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With some software names, I had seen seen beta or dev as a suffix to them. I see beta commonly, but dev only with Google Chrome. What is beta and dev ?

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For the most part proprietary software has been offered in mainly one version to consumers; a release version. Whereas Open Source software you will often see such development cycle terms such as beta, nightly, dev, etc. In recent years many proprietary software has also started publicly releasing development version[according to my non-scientific observations]. Due to the less common usage of development cycle terms in popular proprietary products consumer literature, advertising and public relations they are not clear to all users.

The most commonly used development cycle terms are listed below. Of course this is a generalization every project may have different developmental philosophies, levels of quality control, and release cycles so they may not match 100% to any single projects releases but should be fairly close.

  • Nightly: Use with lots of caution This is committed code that has probably had no review or testing beyond the one maintainer who committed it. If you want to help with development or report bugs this can be a great thing to install but if so don't complain about bugs and be aware that you are using it an your own risk (with most software that is the case of course but this is extra risky). It is called the Nightly build after the the common practice of building and distributing it once per night - usually automatically with some minimal quality checks.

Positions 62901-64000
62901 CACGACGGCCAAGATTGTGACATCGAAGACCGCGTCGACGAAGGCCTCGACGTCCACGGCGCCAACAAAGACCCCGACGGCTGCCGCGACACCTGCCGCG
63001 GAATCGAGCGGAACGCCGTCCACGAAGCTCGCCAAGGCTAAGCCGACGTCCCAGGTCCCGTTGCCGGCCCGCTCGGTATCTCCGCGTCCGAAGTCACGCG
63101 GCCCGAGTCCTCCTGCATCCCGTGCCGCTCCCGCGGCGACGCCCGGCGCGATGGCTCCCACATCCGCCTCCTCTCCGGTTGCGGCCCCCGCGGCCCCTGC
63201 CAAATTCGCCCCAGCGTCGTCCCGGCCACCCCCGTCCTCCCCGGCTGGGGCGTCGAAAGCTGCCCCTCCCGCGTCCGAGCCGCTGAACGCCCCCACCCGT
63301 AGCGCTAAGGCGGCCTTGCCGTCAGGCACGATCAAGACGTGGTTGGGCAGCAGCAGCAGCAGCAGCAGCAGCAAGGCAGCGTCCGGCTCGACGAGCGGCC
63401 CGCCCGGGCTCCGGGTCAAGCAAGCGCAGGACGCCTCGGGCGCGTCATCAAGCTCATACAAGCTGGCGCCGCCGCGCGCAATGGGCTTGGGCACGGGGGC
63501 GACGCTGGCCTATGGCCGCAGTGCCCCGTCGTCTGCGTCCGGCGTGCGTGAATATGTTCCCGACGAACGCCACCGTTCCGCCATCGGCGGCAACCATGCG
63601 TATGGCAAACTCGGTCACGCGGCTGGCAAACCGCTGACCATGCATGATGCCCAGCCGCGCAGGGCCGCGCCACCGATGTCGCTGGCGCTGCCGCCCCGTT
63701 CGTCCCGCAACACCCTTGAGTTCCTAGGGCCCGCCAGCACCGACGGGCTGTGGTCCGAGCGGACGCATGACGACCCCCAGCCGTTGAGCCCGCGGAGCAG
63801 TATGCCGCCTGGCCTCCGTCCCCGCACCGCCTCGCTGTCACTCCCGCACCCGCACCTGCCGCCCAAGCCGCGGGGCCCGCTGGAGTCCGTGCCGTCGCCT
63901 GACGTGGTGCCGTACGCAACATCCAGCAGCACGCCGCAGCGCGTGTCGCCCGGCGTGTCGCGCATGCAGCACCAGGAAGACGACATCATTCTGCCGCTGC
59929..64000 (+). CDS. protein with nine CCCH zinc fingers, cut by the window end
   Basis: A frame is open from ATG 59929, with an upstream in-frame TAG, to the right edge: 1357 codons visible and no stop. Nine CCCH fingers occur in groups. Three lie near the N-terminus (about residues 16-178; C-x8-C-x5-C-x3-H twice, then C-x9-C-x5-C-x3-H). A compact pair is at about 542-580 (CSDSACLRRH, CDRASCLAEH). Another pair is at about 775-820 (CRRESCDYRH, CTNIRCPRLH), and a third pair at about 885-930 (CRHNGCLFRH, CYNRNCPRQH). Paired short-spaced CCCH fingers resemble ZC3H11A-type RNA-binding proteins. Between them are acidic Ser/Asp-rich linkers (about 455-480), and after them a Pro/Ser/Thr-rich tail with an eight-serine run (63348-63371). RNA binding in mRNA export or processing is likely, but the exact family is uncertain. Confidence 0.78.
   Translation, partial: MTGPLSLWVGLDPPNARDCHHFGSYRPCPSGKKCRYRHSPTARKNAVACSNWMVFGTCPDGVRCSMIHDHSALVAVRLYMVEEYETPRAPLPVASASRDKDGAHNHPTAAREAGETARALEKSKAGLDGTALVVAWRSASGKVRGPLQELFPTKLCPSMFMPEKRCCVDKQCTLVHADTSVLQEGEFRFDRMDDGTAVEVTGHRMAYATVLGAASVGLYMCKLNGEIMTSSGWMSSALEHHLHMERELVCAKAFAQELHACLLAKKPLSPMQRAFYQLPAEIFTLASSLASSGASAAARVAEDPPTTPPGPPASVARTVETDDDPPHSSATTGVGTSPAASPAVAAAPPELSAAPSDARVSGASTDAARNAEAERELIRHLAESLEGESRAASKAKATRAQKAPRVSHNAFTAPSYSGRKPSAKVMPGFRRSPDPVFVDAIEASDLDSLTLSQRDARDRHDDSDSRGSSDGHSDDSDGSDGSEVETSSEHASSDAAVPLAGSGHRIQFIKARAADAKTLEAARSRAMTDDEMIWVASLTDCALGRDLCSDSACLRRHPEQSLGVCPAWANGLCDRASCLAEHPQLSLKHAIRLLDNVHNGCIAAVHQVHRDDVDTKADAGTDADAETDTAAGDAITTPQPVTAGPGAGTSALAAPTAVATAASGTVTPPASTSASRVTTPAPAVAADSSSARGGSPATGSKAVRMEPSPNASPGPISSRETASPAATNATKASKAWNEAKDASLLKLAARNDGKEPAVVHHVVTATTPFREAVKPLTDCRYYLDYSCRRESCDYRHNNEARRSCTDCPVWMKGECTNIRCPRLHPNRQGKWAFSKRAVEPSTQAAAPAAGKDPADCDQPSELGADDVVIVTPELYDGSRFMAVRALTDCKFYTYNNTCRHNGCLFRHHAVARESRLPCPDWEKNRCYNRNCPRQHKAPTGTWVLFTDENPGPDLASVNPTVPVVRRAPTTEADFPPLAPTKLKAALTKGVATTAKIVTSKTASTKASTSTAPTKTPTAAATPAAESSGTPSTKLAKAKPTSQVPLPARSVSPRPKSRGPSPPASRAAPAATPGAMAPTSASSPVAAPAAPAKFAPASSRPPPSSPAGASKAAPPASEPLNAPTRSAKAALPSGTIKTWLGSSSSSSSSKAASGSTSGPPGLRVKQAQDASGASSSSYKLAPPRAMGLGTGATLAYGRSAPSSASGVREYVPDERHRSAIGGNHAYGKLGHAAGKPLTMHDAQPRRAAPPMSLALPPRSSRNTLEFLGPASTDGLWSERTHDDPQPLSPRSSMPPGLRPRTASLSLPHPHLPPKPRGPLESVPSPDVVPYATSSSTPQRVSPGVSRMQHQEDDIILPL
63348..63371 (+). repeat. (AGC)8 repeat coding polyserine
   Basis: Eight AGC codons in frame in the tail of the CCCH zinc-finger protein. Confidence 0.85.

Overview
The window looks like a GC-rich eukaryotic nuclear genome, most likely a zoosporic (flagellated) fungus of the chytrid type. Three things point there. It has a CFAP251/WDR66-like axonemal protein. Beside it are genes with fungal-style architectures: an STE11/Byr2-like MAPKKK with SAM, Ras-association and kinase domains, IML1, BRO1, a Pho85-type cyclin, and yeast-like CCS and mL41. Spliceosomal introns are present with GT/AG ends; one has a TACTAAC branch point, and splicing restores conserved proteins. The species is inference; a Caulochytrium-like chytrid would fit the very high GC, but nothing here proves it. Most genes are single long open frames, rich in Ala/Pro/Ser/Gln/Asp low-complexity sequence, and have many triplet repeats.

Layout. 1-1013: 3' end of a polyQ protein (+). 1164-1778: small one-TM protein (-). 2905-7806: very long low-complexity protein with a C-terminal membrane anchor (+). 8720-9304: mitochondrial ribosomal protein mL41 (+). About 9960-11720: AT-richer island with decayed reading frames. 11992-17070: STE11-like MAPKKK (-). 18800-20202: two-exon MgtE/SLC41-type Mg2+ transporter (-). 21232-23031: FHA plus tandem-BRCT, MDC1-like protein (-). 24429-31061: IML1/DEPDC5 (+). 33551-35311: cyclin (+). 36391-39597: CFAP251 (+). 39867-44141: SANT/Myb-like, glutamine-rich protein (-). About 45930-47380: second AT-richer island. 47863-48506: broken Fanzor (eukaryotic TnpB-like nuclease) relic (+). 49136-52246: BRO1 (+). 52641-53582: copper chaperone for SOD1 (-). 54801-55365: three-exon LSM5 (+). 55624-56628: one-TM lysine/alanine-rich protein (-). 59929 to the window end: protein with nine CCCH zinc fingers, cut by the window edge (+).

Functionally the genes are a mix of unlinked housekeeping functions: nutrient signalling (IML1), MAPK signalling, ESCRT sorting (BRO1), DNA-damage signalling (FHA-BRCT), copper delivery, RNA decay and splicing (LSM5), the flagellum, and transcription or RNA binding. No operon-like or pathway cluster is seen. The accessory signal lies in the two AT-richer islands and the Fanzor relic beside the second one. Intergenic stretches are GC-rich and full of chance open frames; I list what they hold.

• Alpha: Use with a fair bit of caution This usually a specifically chosen point in the development cycle where it is mainly feature complete but has had very little testing or optimization. High chance of breaking chances between version and scary errors but getting safer.
  • Beta: Still be cautious This is also usually a manually chosen point when the development team considers it to be feature complete, and has had *some testing and optimization. Generally safe but still can have nasty errors.
  • Release Candidate (also known as RC): Generally promoted to the largest number of possible development testers since this is usually feature complete, optimized, tested, but still needs more testing on a wide range of systems. Usually you'll run into no problems using these.
  • dev: Still use caution. This is unfortunately used very differently depending on the project; in some projects this may be no better than Nightly whereas in other projects it may be the equivalent to RC. You usually have to read forums or read commit logs to determine exactly what quality/testing level it has had. In fact many projects use this as even earlier version than nightly in their development cycle - like the latest code without even waiting for a scheduled build which gives up to 24 hours for fixes to happen.

All of these often have numbers appended to them which may refer to the revision of the source code in the Code Versioning System (such as example-RC-f9652b7.exe) or sequentially numbered releases (such as example-RC-5.exe).

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  • This is mainly meant to be an initial write-up for a FAQ. (ie discuss at will) Mar 22 '14 at 6:21
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The Wikipedia page software release life cycle provides a nice overview of the terminology, as well as a great flow chart to complement Nick's answer:

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